Teaching Notes for this Marketing Activity
Preferred format: This teaching activity is designed for small groups of students to discuss the marketing mix implications of the consumer products classification scheme.
Student audience: This exercise is more suitable for students of introductory marketing.
Exercise time: The group discussion time should be around 15 minutes, plus any additional time for an overall class discussion.
Activity variations: This exercise can be structured as a role-play exercise. And please note that there are two other related discussion exercises also available on this website – a simple classification task and a discussion task for shopping products.
Additional resources: A helpful page on the role of the consumer products classification system.
In this activity, you will first review an excerpt from a marketing industry conference where several marketing managers from different industries are discussing who has the hardest task. You should note that each manager markets a product from a different class of the consumer products classification system – namely, convenience products, shopping products, specialty products and unsought products.
Marketing manager’s discussion
David (marketing manager for a charity): My marketing task is clearly the toughest challenge of anyone else here at the conference. Consumers do not want to give money to charities without being asked directly – there’s nothing in it for them.
Julie (marketing manager for a candy bar): I don’t agree, many consumers get a feeling of goodwill by supporting their chosen charities. If you present the offer in the right way it should be an easy sell.
Jordan (marketing manager for a high fashion brand): And besides, charities can also market to businesses, which is probably a great market for large-scale fund raising events.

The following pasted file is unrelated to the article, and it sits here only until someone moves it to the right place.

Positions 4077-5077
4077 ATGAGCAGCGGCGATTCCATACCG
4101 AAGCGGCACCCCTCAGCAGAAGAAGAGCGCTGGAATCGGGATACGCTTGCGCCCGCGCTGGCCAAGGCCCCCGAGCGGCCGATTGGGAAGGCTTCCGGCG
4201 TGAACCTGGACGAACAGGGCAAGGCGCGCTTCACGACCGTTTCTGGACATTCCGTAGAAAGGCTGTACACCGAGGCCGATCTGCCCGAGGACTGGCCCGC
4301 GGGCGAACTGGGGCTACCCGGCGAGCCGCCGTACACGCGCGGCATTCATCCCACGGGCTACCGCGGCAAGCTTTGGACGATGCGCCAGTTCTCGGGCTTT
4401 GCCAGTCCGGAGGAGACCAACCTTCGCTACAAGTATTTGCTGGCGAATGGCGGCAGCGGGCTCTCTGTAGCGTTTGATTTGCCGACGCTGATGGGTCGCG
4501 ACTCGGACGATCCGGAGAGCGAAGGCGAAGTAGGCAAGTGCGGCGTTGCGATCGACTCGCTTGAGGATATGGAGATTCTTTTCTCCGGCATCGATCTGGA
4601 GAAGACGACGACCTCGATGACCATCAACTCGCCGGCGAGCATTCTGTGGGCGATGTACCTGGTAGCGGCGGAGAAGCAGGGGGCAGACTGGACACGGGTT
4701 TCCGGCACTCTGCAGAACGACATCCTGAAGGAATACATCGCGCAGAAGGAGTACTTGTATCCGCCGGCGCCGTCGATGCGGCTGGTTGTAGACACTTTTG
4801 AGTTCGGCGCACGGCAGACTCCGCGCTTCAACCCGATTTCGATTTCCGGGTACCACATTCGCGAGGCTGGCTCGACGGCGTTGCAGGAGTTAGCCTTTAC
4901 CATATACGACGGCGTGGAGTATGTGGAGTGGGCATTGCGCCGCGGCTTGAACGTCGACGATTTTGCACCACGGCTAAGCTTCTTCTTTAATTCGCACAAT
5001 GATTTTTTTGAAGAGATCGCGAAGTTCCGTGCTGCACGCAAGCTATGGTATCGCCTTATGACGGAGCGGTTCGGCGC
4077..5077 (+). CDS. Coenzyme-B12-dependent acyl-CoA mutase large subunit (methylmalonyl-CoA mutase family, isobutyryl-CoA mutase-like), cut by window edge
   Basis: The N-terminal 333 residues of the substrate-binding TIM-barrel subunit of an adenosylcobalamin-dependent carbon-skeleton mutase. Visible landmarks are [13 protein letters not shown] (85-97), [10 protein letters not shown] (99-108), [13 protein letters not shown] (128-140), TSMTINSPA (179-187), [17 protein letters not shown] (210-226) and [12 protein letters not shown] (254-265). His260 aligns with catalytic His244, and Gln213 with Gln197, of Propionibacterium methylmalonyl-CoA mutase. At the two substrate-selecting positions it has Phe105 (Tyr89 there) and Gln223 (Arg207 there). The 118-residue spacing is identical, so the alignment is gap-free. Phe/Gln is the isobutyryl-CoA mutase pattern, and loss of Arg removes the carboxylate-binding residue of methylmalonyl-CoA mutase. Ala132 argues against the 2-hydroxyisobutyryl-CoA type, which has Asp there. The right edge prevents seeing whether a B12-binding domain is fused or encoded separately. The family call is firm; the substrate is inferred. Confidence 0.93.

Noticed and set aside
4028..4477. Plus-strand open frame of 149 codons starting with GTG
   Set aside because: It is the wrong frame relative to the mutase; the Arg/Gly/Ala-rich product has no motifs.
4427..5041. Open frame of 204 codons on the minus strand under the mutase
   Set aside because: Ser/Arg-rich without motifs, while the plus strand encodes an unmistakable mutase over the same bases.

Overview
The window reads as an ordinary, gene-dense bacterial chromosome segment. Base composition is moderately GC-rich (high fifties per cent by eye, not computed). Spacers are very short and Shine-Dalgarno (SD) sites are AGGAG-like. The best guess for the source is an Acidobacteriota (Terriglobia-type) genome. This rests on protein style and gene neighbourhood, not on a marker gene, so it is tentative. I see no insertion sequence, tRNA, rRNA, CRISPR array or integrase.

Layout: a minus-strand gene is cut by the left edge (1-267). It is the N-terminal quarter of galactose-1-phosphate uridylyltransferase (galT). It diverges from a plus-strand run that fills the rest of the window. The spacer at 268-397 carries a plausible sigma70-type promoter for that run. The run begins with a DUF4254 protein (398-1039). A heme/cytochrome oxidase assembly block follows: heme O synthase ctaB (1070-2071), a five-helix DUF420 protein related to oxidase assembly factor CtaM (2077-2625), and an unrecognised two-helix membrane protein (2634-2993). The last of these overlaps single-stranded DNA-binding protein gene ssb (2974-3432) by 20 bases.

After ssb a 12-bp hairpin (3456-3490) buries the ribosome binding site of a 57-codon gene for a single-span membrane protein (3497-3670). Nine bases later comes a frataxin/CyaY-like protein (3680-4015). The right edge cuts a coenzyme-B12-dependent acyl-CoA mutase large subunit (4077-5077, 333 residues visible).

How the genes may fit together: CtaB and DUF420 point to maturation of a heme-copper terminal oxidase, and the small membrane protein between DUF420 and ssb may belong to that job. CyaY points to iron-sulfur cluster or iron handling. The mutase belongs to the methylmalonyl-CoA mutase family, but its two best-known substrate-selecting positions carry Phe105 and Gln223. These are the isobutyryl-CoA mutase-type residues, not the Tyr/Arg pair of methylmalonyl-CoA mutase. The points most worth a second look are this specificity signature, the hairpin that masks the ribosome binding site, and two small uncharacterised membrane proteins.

David: Sure businesses can be an attractive market, but it’s very competitive, and businesses are often set in their ways and difficult to influence. Individual consumers can be persuaded, but it takes expensive and usually quite direct promotional efforts.
Sam (marketing manager for sports shoes): You want to hear about expensive promotions? We have to spend a lot of money with image advertising, often with celebrity endorsements to build a brand. And then we need to spend another pile of money on trade promotions to get in the retailer’s door and then obtain a good in-store position.
Julie: Yes but once you’ve built the brand and established the retailer relationships, your job is pretty easy. You don’t have all the logistics challenges that we face marketing candy bars. Not only do we have a perishable product, but we have 1,000’s of retail locations to supply and support with point-of-purchase materials.
Jordan: But you also sell a lot of product. Most of your customers and habitual repeat buyers; your sales are so predictable and stable. And everything you bring out a product line extension, it’s guaranteed to bring in reasonable sales. In the fashion business, you can be so successful one year and not sell much the following year if you don’t get the fashion trends right.
Sam: But once you’ve got a strong fashion brand, consumers will beat a path to your door and buy your products because of the brand alone. You’ve got exclusive retailers, which means no competition in-store, whereas our products are compared to competitors side-by-side.
Jordan: But your retailers provide most of the customers because of your name, we need to work with our retailers to jointly build the brand and the sales – so you have more control over your marketing activities.
- For each of the marketing managers above, identify which class of consumer product they market: convenience products, shopping products, specialty products or unsought products.
- Prepare a list of advantages and disadvantages involved in marketing each class of product. Use the points from the above conservation, plus your own ideas.
- In your view, which marketing manager (class of consumer product) has the biggest marketing challenge? Why?